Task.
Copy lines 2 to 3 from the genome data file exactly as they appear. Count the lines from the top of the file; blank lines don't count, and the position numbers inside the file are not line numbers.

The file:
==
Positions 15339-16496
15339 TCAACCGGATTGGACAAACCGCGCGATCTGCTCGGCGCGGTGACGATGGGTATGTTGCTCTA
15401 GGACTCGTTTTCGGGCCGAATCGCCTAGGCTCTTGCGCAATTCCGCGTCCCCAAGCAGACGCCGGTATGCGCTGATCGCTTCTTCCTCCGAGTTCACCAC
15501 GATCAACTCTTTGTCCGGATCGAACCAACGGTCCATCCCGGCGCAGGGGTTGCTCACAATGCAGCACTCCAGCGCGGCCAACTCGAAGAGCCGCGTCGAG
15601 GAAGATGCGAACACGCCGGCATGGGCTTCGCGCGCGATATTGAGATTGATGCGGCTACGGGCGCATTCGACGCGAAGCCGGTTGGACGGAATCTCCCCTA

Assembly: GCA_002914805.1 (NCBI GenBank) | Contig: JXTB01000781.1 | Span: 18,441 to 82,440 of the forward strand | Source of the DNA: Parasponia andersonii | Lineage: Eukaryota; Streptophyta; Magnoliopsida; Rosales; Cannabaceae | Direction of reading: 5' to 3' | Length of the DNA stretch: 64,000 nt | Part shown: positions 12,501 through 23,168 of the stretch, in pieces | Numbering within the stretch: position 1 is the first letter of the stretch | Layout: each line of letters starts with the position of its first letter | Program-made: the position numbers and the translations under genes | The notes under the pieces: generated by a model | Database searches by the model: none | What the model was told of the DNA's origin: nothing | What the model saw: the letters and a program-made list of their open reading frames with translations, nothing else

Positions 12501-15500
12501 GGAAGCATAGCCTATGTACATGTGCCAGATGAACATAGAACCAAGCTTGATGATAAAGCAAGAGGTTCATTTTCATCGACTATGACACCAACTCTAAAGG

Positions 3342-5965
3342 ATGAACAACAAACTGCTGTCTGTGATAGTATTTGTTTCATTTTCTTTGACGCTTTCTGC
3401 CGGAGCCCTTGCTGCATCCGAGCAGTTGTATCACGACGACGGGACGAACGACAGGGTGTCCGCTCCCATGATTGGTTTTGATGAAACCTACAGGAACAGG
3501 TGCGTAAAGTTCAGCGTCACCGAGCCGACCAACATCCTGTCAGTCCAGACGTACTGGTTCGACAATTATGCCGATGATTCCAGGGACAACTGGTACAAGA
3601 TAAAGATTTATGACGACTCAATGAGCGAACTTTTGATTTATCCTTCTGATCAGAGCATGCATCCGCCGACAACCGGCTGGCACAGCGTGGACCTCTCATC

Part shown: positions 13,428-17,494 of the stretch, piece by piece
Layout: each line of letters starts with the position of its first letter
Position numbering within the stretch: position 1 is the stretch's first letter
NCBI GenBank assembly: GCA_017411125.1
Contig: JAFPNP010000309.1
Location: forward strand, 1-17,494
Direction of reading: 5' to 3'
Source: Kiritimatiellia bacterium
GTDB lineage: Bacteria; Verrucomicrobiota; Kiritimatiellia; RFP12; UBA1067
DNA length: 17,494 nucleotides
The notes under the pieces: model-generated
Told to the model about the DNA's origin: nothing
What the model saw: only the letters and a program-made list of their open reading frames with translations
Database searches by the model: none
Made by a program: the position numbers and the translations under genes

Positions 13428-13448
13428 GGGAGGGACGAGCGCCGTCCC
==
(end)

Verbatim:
15339 TCAACCGGATTGGACAAACCGCGCGATCTGCTCGGCGCGGTGACGATGGGTATGTTGCTCTA
15401 GGACTCGTTTTCGGGCCGAATCGCCTAGGCTCTTGCGCAATTCCGCGTCCCCAAGCAGACGCCGGTATGCGCTGATCGCTTCTTCCTCCGAGTTCACCAC